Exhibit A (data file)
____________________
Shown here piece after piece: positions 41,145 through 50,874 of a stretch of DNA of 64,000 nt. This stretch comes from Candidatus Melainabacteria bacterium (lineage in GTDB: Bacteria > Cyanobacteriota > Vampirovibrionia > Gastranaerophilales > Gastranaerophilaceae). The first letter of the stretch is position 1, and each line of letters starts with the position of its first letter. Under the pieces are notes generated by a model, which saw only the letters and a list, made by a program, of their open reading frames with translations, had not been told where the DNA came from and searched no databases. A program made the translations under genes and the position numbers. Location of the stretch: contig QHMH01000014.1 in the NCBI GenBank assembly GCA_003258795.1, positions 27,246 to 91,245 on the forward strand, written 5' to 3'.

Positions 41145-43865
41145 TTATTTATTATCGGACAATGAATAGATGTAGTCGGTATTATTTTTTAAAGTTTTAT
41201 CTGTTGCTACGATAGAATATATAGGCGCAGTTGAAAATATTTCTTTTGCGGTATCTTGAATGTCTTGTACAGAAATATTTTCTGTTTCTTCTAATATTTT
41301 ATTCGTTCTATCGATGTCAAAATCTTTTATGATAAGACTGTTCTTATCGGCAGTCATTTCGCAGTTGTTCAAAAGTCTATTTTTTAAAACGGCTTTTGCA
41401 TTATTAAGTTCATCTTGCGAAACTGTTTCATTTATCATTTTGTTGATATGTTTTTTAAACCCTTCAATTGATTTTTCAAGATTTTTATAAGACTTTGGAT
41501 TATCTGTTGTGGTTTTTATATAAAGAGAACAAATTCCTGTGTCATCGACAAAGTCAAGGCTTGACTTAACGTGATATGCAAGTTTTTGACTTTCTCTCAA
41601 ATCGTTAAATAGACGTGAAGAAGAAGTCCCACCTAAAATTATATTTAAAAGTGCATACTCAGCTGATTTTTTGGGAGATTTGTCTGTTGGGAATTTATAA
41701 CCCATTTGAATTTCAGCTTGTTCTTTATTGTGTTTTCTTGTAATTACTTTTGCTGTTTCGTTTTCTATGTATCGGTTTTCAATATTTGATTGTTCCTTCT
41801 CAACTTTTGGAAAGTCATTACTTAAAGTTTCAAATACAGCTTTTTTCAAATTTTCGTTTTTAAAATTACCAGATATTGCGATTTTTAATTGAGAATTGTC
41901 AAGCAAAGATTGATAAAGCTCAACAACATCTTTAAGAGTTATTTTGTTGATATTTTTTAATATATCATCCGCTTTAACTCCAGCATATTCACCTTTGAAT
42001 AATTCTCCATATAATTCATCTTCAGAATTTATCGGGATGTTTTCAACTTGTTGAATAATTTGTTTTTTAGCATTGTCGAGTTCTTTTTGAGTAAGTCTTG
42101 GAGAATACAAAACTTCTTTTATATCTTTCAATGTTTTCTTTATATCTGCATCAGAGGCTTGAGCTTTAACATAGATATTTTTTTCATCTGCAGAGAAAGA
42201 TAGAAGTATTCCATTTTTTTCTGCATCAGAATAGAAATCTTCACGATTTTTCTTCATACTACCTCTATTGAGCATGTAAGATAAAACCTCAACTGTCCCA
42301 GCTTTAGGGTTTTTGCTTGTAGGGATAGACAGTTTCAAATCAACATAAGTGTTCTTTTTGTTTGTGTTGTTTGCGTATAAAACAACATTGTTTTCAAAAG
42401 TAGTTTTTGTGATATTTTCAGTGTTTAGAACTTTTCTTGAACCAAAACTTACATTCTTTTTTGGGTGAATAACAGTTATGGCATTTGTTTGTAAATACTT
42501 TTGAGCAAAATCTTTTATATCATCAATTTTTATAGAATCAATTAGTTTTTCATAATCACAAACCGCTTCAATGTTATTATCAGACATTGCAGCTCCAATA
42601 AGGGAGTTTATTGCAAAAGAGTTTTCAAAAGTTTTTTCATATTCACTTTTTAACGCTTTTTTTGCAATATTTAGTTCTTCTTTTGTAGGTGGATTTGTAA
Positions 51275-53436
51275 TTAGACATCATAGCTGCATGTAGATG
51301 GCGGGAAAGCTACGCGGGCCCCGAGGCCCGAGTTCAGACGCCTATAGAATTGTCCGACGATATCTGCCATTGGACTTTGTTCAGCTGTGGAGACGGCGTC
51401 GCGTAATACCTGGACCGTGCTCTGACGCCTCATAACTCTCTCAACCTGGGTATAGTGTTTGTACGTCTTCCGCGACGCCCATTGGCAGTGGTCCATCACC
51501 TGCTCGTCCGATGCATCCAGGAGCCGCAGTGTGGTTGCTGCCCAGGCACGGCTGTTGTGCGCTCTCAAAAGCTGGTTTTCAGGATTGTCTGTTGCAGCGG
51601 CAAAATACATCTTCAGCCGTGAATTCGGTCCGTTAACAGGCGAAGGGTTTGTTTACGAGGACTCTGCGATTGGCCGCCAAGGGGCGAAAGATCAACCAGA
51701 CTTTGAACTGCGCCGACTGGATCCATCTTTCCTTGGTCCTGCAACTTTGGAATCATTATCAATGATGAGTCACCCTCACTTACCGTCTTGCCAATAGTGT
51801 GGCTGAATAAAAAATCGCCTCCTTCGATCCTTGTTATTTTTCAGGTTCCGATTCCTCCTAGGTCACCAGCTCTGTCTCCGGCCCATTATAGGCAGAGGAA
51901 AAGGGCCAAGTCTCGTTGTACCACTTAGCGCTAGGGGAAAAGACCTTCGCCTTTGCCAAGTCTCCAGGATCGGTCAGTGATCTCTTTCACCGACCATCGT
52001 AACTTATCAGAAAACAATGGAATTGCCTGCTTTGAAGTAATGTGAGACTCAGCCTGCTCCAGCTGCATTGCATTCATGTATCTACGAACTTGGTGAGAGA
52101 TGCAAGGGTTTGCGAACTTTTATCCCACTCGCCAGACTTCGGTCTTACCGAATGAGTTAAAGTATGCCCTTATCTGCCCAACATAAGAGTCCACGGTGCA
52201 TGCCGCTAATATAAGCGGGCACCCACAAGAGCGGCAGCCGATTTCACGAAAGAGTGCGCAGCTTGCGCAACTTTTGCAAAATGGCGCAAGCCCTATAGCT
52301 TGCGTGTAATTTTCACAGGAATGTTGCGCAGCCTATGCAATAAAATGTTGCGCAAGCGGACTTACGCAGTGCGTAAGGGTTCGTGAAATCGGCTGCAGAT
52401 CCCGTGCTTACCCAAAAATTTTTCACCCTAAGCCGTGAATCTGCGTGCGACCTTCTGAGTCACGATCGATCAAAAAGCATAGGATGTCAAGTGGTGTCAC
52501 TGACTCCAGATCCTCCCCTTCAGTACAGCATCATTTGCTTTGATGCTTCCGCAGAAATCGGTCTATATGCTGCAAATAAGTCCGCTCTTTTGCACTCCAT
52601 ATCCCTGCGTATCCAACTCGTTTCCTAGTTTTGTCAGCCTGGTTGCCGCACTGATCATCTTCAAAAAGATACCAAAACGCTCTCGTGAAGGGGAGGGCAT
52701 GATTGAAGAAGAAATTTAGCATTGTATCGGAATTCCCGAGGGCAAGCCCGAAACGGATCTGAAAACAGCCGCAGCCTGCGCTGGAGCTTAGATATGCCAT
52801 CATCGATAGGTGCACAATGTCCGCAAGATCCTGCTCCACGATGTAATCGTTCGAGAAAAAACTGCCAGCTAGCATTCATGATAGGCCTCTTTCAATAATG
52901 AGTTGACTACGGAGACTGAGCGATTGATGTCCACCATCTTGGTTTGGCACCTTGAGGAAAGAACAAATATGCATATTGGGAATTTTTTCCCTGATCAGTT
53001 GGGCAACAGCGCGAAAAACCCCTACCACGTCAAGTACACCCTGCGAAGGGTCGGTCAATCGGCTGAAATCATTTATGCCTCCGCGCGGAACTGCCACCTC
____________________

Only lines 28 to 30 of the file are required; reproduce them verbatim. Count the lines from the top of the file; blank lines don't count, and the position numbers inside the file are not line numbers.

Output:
52001 AACTTATCAGAAAACAATGGAATTGCCTGCTTTGAAGTAATGTGAGACTCAGCCTGCTCCAGCTGCATTGCATTCATGTATCTACGAACTTGGTGAGAGA
52101 TGCAAGGGTTTGCGAACTTTTATCCCACTCGCCAGACTTCGGTCTTACCGAATGAGTTAAAGTATGCCCTTATCTGCCCAACATAAGAGTCCACGGTGCA
52201 TGCCGCTAATATAAGCGGGCACCCACAAGAGCGGCAGCCGATTTCACGAAAGAGTGCGCAGCTTGCGCAACTTTTGCAAAATGGCGCAAGCCCTATAGCT